Even with my rudimentary skills with Photoshop, it would take me about five minutes to erase it and replace it with sky.

I have consulted with Dear Husband on it. He agreed it appears to be a modern water tower of some sort, though his agreement may have had more to do with his wanting to get back to his own book and not stare at the cover of mine.

So what is it? Can anybody tell me? Because it looks like a late 20th century water tower.

Theory 1: Maybe Regency-era construction was such that this sort of thing could have been produced, and I just don't know what I'm talking about.

Theory 2: It has something to do with the World's Fair, or one of those exhibitions they put on. Like they had one in North and South.

Theory 3: The cover is supposed to be like that, and it is saying, here is your suburban home in the background, but this book will transport you to the Regency era.

Theory 4: The work of a disgruntled book cover designer.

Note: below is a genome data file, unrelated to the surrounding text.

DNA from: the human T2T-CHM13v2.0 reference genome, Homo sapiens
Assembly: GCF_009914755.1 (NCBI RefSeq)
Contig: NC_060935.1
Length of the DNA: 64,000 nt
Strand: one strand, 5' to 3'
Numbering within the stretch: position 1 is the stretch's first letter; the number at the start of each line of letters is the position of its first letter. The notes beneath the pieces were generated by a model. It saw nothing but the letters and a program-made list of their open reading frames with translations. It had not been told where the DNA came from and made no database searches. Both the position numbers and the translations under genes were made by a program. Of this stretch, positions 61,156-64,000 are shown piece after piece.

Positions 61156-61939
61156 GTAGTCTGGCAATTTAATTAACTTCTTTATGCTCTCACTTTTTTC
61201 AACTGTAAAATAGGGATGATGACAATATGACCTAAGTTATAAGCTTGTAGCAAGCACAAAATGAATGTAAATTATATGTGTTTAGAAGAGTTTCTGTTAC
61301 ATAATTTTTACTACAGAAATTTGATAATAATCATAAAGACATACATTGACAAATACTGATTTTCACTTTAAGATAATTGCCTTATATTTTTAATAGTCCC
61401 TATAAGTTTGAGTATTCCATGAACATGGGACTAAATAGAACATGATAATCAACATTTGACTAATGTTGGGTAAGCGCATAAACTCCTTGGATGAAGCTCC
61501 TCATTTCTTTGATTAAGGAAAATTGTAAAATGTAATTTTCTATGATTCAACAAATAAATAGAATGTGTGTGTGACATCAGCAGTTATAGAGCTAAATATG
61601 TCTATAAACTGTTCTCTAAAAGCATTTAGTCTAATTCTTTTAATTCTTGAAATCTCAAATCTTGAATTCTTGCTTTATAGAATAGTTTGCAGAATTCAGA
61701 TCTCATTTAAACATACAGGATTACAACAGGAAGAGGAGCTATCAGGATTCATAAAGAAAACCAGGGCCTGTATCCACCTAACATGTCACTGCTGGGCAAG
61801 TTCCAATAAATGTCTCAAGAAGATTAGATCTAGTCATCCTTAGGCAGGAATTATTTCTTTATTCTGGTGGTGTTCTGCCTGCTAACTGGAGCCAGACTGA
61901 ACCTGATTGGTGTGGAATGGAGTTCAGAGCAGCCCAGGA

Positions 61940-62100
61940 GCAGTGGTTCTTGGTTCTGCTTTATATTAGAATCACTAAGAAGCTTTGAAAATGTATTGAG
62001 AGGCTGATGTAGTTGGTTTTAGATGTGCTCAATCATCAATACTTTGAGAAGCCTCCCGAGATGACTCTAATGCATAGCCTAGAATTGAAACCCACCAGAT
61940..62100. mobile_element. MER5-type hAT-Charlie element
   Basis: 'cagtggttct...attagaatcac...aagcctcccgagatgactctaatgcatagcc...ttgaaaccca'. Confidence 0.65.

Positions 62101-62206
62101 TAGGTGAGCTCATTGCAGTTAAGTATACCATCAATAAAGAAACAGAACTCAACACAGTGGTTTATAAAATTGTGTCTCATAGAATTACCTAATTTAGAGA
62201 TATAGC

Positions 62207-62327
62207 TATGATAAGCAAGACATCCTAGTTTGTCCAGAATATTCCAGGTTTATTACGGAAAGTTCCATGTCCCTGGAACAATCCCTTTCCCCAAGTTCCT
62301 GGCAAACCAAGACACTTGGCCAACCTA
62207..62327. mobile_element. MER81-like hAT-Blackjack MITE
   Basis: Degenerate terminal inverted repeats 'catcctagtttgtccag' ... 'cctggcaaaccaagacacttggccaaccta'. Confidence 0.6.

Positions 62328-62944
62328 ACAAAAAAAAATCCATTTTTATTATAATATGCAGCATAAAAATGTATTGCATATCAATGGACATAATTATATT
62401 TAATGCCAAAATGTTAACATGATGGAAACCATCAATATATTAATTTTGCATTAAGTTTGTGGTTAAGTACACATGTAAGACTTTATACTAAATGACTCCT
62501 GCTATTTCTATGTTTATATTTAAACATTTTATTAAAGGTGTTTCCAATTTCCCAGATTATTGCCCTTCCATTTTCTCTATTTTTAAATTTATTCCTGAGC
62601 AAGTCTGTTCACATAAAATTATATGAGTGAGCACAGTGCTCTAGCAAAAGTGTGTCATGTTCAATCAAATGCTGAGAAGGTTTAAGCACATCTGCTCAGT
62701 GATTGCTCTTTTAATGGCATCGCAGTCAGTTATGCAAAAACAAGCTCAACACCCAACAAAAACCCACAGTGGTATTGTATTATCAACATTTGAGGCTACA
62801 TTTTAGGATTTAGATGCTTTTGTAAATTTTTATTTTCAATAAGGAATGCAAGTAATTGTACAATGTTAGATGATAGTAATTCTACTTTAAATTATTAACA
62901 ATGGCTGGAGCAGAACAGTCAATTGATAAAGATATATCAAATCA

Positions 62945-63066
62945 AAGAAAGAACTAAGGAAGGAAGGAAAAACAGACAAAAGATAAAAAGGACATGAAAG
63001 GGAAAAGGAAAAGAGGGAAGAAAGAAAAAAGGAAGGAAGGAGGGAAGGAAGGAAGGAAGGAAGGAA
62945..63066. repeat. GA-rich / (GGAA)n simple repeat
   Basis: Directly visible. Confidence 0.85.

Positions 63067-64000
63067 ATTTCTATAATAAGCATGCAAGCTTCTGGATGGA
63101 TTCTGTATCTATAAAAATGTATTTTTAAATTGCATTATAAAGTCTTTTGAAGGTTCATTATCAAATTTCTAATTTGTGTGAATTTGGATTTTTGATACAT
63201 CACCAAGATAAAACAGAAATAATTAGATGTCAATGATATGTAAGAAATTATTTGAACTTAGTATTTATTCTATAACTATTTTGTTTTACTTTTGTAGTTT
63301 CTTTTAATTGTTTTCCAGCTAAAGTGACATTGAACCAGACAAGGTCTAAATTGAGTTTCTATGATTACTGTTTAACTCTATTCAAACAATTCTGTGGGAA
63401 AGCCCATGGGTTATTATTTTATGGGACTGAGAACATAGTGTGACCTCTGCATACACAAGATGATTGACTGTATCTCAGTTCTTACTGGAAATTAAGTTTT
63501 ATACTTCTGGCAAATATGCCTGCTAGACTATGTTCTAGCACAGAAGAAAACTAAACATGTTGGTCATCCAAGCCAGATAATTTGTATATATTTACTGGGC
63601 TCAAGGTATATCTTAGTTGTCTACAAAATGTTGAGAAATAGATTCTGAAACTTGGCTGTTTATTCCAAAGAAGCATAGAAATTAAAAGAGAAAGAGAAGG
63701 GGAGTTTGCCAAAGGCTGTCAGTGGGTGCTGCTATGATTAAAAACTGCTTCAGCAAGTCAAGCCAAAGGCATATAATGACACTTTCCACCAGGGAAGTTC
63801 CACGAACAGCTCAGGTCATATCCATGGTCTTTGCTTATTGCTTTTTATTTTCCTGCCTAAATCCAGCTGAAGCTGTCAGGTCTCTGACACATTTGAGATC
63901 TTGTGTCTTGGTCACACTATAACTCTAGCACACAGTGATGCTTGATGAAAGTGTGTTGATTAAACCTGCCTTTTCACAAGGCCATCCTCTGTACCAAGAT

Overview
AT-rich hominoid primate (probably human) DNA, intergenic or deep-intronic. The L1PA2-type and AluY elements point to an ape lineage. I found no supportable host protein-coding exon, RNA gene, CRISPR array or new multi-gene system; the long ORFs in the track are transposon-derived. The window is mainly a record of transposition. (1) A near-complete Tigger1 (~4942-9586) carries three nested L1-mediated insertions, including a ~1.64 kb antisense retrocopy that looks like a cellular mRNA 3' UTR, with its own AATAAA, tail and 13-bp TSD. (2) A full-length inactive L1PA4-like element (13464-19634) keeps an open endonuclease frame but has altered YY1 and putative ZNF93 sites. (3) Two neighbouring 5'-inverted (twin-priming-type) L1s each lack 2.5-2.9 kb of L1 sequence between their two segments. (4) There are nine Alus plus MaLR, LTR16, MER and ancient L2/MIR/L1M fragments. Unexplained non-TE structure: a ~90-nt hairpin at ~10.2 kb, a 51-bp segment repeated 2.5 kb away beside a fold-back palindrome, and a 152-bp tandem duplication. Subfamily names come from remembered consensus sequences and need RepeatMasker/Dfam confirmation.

I'll discuss the second thing tomorrow, or Wednesday. The second thing is about sex! And it is a spoiler. 

Saturday, September 6, 2008

Saturday things to do

MaryKate of Adventures in Katidom is co-chairing RBTB's Unleash Your Story fundraising team for Cystic Fibrosis, where authors and readers help raise funds for a great cause! Go see what it's all about, and the crazy thing she has pledged!  And Liza at Blogging by Liza has pledged something even crazier! Excellent!
Writtenwyrdd, a blog full of cool fantasy & speculative fiction talk and tidbits, (today is a thing on pre-industrial world building!) is having an anniversary contest where you can win art and mugs, including an Evil Editor mug. (Do you know who Evil Editor is? Check out his query facelifts. Very fun.)